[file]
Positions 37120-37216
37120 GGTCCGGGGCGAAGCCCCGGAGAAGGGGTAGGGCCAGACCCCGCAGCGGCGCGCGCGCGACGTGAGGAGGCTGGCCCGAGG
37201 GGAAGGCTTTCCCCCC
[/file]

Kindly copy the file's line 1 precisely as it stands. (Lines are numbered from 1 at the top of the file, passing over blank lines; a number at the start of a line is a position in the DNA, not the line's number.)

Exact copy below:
Positions 37120-37216